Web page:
The power to search is highly restricted due to U.S. law’s protection of the rights of the individual. The authority to search personal property is typically limited to police or must be conducted with a warrant or consent.
However, if the security guard has reason to suspect the person has a weapon, they may search and disarm the person while making a citizen’s arrest.
Search is also permitted in cases where permission has been granted by contract – such as by employees of a company when the company has required signed contracts stating such searches may be conducted.
Law Enforcement or Private Guards?
If you’re looking for professional security services, but still confused about the differences between private security guards and public security officers, you can learn more about the differences here.
The good news is, you may not have to choose! SMART Security Pros hires off-duty and prior law enforcement to ensure that our security services are among the best trained, best-equipped officers available.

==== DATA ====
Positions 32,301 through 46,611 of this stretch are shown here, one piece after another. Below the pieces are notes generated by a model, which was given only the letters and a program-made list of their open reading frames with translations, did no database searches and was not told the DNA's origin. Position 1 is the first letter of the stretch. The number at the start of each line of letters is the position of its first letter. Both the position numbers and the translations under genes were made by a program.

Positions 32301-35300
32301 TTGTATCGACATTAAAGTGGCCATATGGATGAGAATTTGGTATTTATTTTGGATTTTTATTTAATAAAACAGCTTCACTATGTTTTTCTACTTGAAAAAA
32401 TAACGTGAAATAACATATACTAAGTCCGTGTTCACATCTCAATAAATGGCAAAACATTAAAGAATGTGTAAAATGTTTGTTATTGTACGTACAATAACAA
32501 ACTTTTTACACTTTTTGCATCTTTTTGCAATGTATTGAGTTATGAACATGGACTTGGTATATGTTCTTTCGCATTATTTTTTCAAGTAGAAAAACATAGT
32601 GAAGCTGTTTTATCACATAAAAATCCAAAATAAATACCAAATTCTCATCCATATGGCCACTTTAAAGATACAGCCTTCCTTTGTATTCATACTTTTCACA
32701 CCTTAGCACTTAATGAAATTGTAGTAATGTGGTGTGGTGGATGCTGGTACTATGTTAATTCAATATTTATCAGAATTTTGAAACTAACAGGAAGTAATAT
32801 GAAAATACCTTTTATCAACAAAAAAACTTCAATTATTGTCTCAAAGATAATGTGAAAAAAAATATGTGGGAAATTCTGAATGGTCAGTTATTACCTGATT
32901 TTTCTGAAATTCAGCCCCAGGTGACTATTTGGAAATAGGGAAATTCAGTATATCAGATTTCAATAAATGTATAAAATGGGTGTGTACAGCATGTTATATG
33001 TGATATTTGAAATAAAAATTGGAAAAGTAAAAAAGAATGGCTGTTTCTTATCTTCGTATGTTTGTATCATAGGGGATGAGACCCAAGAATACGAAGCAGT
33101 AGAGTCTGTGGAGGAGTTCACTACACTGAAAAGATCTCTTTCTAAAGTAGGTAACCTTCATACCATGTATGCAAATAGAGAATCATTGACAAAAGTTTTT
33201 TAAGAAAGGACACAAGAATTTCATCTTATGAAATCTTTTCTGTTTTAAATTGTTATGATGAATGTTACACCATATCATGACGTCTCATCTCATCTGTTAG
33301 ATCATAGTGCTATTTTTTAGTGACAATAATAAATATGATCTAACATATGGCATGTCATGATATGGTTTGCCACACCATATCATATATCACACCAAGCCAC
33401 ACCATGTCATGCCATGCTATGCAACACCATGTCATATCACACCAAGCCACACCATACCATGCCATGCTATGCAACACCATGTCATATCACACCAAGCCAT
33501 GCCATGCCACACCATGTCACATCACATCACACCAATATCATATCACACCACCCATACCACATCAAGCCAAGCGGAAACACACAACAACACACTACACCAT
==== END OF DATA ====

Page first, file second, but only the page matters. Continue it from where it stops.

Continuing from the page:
And, unlike non-police guards, off-duty police serving as security officers are endowed with the legal authority granted them by the state. So in the incident that a situation is escalated, requiring force, arrest, or weapons, there is a much higher chance for a satisfactory outcome.
The Bottom Line:
Never escalating a situation beyond the minimum necessary response level is the best way to protect property and life.
Professional security guards can protect life and property through advanced threat detection, effective decision-making, and quick response time. The hope is that an armed security guard never has to fire his or her gun and that security may be maintained without the use of force or needing to exercise powers of arrest.
To secure your business or event with the best resources available in Washington D.C. and the surrounding areas, contact SMART Security Pros. We deliver armed and unarmed services, executive and dignitary protection, security training, and more.